Still hungry? That worked for me too!

    OK, I'm an ignorant old man (73) but it works for me and I hope will do for you.

  • I think that mixture would put me off eating as well ;-)

  • Hairyman, You have got some practical ideas here. Have also tried the eggs, and the NHS diet (actually stopped me from binging, because I had previously skipped lunch for years) and in 3 months have dropped 4 kg. The exercise on couch to 5 is also excellent (must admit I am stuck in week 3, but that's just my pace).My goal is losing 6 more kg.

    Carrot sticks, celery and cucumber are also good munchies. A chunk of cheese - all within a 200 calorie snack allowance.

    If you like chocolate, buy a seriously pricey cocoa and use stevia as sweetner and give yourself a mid-week boost.

    Why not buy something expensive to wear, so that you have the added motivation?

    At any rate, working out or just plain walking/hiking is another endorphine booster. Isn't it?

  • Welcome auto, I also really understand the difference between knowing the theory and putting it into action. I'm intrigued that you introduce yourself as being in a position to offer support, which from the sounds of things you definitely can do. But I also suggest you open yourself up to receiving support. I've found this forum invaluable for shifting my mindset from thinking I understand the theory, but still can't lose weight, to realising it's all about taking one step at a time, keeping an eye on the small things, and asking for help as and when you need it. Eventually all the small things add up. There is a lot to be learnt from a weight loss process whatever point you start from. Wishing you lots of luck and a warm welcome :)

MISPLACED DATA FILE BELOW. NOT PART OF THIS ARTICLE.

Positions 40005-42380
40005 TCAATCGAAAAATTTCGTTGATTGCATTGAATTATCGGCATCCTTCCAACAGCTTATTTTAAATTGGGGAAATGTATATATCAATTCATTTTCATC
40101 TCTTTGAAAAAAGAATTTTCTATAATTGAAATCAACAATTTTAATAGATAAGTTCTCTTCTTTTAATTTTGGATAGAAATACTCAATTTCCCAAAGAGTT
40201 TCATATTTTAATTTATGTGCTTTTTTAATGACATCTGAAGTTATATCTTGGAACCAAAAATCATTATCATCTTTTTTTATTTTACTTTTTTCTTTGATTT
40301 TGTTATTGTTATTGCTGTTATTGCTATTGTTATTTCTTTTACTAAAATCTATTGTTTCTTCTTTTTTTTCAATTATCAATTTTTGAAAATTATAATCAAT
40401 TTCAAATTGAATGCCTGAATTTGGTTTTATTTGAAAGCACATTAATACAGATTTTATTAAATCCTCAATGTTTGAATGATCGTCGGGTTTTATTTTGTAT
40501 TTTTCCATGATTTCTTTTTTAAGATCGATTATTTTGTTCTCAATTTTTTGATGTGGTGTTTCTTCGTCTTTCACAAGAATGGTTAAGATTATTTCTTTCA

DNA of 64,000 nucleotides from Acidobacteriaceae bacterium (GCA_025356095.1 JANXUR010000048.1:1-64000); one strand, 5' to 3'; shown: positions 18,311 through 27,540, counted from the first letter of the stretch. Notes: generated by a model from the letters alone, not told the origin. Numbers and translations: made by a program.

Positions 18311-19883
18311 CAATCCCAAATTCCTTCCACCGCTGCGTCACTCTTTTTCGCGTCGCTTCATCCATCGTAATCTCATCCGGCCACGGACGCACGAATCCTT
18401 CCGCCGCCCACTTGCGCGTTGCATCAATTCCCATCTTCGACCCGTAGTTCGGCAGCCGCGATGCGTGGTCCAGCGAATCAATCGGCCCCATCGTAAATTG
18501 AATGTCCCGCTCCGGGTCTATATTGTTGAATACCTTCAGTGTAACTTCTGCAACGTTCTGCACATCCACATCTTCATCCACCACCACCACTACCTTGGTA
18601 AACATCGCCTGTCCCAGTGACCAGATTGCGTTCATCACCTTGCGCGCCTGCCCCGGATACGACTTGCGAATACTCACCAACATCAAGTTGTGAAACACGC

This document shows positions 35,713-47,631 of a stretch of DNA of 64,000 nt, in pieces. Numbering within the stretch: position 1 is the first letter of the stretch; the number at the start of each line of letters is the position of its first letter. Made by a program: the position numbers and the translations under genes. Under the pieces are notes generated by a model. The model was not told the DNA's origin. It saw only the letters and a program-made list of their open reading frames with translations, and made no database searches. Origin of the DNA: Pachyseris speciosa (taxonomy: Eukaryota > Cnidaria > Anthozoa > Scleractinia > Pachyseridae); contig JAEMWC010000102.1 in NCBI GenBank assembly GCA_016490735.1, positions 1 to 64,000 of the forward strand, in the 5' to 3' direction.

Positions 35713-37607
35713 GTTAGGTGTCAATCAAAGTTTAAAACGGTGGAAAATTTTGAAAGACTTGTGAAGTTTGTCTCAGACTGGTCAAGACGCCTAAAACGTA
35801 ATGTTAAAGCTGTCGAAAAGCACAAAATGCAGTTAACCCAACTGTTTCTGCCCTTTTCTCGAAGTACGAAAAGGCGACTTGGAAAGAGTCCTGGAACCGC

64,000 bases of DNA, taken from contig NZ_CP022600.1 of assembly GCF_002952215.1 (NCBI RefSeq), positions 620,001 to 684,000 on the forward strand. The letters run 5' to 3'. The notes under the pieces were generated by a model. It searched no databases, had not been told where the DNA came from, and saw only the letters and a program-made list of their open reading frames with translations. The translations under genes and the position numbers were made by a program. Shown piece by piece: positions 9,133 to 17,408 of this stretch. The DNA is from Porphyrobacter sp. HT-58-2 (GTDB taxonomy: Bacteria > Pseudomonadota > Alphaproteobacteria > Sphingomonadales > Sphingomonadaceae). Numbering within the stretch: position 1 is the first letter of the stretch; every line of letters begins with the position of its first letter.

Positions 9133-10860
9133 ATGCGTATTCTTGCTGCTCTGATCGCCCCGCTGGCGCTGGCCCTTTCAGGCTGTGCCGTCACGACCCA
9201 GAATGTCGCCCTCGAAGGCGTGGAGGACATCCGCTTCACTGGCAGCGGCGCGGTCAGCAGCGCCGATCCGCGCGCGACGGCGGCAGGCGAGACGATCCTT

• You have certainly come to the right place for support. I have never, even in slimming clubs, experienced such support and empathy as there is on this site. We're all struggling in one way or another and certainly I don't feel inhibited about what I can post as all that is given is encouragement. So, post the bad days as well as the good and don't be afraid to admit to eating problems. And you can give plenty of support as well, particularly when I come back after dragging my 5ft 1ins and 12st 8ln body around our local lanes for 2 miles most morning! Good luck and keep posting!

  • Hi I have been diagnosed with Bipolar the last twenty years. It does not have to be a life sentence!! I won't say that its always easy...I try and stay positive. My one big tip would be excercise. I find a twenty minute walk in the morning always blows the cobwebs away.

  • Hello Auto

    Good luck with getting the right diagnosis. Food can certainly have a huge effect on our bodies and mind, so eating the right food is vital.

    As you are studying science you might be interested in having a look at the possible connection between gluten and bipolar, and the effect of gut bacteria on mental health, if you haven't come across this before.